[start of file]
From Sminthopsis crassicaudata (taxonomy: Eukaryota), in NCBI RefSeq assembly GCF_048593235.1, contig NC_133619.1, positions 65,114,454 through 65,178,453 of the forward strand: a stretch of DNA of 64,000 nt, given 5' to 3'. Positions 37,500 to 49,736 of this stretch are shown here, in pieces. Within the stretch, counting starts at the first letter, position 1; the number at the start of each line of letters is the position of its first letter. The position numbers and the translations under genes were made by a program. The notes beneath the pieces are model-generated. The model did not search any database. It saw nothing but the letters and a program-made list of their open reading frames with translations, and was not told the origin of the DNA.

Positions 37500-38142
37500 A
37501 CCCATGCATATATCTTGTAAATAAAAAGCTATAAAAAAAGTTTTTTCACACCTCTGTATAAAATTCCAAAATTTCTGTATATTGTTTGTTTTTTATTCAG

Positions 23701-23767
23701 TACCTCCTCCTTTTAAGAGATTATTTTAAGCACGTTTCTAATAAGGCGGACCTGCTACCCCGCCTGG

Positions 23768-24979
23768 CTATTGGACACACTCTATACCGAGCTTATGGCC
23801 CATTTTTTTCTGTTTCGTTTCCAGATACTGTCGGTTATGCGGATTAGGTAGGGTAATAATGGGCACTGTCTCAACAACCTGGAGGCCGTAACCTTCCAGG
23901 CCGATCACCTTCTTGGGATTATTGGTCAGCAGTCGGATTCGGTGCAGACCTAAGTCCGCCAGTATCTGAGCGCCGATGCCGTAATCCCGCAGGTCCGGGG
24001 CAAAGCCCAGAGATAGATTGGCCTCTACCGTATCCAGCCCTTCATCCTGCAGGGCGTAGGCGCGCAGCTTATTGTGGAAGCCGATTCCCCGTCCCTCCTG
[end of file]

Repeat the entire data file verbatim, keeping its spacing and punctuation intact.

From Sminthopsis crassicaudata (taxonomy: Eukaryota), in NCBI RefSeq assembly GCF_048593235.1, contig NC_133619.1, positions 65,114,454 through 65,178,453 of the forward strand: a stretch of DNA of 64,000 nt, given 5' to 3'. Positions 37,500 to 49,736 of this stretch are shown here, in pieces. Within the stretch, counting starts at the first letter, position 1; the number at the start of each line of letters is the position of its first letter. The position numbers and the translations under genes were made by a program. The notes beneath the pieces are model-generated. The model did not search any database. It saw nothing but the letters and a program-made list of their open reading frames with translations, and was not told the origin of the DNA.

Positions 37500-38142
37500 A
37501 CCCATGCATATATCTTGTAAATAAAAAGCTATAAAAAAAGTTTTTTCACACCTCTGTATAAAATTCCAAAATTTCTGTATATTGTTTGTTTTTTATTCAG

Positions 23701-23767
23701 TACCTCCTCCTTTTAAGAGATTATTTTAAGCACGTTTCTAATAAGGCGGACCTGCTACCCCGCCTGG

Positions 23768-24979
23768 CTATTGGACACACTCTATACCGAGCTTATGGCC
23801 CATTTTTTTCTGTTTCGTTTCCAGATACTGTCGGTTATGCGGATTAGGTAGGGTAATAATGGGCACTGTCTCAACAACCTGGAGGCCGTAACCTTCCAGG
23901 CCGATCACCTTCTTGGGATTATTGGTCAGCAGTCGGATTCGGTGCAGACCTAAGTCCGCCAGTATCTGAGCGCCGATGCCGTAATCCCGCAGGTCCGGGG
24001 CAAAGCCCAGAGATAGATTGGCCTCTACCGTATCCAGCCCTTCATCCTGCAGGGCGTAGGCGCGCAGCTTATTGTGGAAGCCGATTCCCCGTCCCTCCTG